A NUMBER of American string bands have recently evolved into chamber-folk ensembles that apply the rigor and focused power of classical chamber arrangements to their Appalachian folk instruments and songs without spoiling their front-porch informality.

At the core of these groups is the contrast of the ringing, percussive hammered dulcimer against a humming, sustained fiddle. As this contrast between ringing notes and sustained lines is elaborated with voices and other instruments, these pastoral songs capture the complexity that lies beneath the seeming simplicity of country life.

Three such groups perform together Friday night at Georgetown University's Gaston Hall, along with two other hammered dulcimer masters, Paul Van Arsdale and John McCutcheon.

TRAPEZOID -- "Cool of the Day" (Sugar Hill SH/PS-1132). On its fifth album, this quartet transforms the most intricate complexity into fully satisfying harmonies. Chicago's multi-instrumentalist, Howard Levy, functions as a fifth "Zoid" on the album, deepening the already thick harmonies with reeds and keyboards.

Drawing from contemporary songwriters such as Si Kahn and Townes Van Zandt, Trapezoid tackles its most substantial material ever. Ferron's existential dreamscape, "Never Was," is given a pulse-music arrangement. On "Nightsong" and "Rainfall," two glowing nature hymns by Trapezoid member Lorraine Duisit, the instruments imitate the sounds of a meadow at dusk and a farmhouse in the rain. The best song, though, is Barbara Keith's "Bramble and a Rose," in which Paul Reisler's prickly hammered dulcimer and the voices of Duisit and Freyda Epstein entwine like the title images.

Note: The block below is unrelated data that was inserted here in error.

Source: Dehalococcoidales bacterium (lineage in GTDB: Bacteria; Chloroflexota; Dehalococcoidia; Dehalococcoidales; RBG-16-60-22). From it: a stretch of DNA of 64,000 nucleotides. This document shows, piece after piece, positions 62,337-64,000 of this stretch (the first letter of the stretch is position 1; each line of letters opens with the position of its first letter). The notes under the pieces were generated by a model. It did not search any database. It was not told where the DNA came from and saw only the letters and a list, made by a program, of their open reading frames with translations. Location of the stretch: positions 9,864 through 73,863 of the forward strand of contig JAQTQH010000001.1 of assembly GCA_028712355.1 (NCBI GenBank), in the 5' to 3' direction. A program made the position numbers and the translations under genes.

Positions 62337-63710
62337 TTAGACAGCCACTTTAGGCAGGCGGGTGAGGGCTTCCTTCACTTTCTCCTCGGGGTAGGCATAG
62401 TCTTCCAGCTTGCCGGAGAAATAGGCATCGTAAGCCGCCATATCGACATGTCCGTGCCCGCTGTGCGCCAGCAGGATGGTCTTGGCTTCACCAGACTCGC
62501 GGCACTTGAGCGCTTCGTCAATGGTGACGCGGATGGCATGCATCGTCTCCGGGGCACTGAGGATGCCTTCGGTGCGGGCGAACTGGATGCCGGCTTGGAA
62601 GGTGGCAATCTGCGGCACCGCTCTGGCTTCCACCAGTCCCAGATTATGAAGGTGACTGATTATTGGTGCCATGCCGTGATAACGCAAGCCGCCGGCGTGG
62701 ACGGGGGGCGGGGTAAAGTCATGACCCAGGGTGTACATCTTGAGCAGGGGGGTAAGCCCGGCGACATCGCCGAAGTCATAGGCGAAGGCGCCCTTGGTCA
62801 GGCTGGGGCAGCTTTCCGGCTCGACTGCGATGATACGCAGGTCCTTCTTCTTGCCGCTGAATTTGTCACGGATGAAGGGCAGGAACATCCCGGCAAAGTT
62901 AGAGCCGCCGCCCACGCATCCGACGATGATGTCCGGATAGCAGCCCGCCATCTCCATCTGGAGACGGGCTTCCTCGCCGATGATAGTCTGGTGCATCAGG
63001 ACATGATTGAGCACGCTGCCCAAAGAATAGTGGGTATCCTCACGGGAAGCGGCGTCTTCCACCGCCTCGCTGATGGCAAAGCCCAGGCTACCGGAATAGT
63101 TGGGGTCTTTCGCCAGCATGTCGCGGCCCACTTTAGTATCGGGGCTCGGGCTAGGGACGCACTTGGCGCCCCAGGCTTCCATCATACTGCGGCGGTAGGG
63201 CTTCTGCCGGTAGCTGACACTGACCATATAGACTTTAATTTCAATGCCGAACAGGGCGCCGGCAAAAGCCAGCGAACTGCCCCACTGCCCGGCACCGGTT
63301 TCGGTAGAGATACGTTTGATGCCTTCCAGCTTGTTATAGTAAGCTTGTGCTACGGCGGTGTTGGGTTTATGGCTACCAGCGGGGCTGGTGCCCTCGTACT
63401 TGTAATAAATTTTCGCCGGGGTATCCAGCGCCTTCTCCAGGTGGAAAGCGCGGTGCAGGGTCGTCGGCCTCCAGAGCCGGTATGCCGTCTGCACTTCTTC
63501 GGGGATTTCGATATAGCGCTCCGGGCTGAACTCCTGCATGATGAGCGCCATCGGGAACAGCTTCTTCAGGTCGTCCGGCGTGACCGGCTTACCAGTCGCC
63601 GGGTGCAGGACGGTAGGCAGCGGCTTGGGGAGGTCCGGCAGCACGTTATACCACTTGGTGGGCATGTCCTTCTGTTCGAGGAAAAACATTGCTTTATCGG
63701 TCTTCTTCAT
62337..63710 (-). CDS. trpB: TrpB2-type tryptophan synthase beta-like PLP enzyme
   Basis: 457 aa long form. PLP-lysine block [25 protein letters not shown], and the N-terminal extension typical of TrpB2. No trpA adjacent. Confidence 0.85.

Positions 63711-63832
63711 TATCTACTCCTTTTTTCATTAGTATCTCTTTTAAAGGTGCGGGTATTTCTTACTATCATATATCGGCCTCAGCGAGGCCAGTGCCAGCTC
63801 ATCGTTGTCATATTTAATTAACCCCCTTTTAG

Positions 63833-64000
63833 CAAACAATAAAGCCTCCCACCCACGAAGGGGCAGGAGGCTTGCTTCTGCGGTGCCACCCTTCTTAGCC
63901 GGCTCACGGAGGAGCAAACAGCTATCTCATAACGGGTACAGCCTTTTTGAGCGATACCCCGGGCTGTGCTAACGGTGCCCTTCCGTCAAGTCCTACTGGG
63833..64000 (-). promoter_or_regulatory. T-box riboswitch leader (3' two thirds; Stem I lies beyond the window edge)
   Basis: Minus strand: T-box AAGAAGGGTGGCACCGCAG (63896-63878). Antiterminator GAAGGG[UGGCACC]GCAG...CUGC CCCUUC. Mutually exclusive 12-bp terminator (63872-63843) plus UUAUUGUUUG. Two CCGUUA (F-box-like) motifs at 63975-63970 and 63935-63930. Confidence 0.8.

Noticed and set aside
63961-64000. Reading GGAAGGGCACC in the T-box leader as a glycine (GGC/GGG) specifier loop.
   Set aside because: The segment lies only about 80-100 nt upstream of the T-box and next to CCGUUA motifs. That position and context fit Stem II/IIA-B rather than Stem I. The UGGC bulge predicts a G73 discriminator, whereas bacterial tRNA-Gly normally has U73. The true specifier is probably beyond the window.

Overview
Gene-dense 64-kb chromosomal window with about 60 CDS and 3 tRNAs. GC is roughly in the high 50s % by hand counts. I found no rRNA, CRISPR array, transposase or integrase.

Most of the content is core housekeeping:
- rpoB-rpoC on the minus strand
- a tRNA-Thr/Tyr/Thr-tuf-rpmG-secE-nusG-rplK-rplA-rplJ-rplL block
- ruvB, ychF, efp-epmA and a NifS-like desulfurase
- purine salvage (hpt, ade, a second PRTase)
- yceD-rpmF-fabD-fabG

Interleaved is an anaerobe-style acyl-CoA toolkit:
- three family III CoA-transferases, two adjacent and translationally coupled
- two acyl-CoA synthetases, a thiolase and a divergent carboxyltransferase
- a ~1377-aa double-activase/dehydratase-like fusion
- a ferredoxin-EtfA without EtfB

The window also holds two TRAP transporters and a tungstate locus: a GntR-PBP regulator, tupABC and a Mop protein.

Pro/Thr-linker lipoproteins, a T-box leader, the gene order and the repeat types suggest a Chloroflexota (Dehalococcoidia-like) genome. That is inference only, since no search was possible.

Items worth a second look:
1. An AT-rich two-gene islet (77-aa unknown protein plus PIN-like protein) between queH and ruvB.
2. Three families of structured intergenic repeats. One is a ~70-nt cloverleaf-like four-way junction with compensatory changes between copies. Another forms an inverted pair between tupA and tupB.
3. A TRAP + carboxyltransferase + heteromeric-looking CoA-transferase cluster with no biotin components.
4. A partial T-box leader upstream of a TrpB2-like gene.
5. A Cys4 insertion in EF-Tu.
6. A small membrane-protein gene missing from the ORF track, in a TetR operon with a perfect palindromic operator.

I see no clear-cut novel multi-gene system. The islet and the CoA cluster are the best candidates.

METAMORA -- "Metamora" (Sugar Hill SH/PS-1131). Metamora is the new name for an old trio: Malcolm Dalglish, Grey Larsen & Pete Sutherland. This album marks their final maturation from a trio of virtuosos into an ensemble with a unified, identifiable sound.

The three multi-instrumentalists, who wrote all 16 pieces on the album, have developed into fine songwriters who capture a genuine sense of wonder at an infant daughter (Dalglish's witty "Sweet Potato"); at the sources of music (Sutherland's a cappella "Fiddler's Hymn"); at the new day (Dalglish's slowly awakening "Morningtime"); and at the art of quiltmaking (Sutherland's glorious "Endless Chain").

WALT MICHAEL AND CO. -- "The Good Old Way" (Front Hall 033). Michael and Co. are closer to the bluegrass and old-timey tradition. A medley of fiddle tunes, "Gray Cat on the Tennessee Farm" and "Cindy," kicks off the album. The quartet also essays two a cappella quartet numbers, "Down in the Valley To Pray" and "I'm Lookin' for the Stone."

Neither Michael nor John Kirk is a particularly compelling vocalist, which weakens good songs. The best moments come on "The Old Oak Cabin," a folk baroque instrumental; and on the Celtic lilt of "Arthur's Rose" and "Fanny Power," which is based on an O'Carolan melody. On this last cut, Michael's liquid hammered dulcimer is gently cushioned by the twin fiddles of Kirk and Frank Orsini and the cello of Mark Murphy.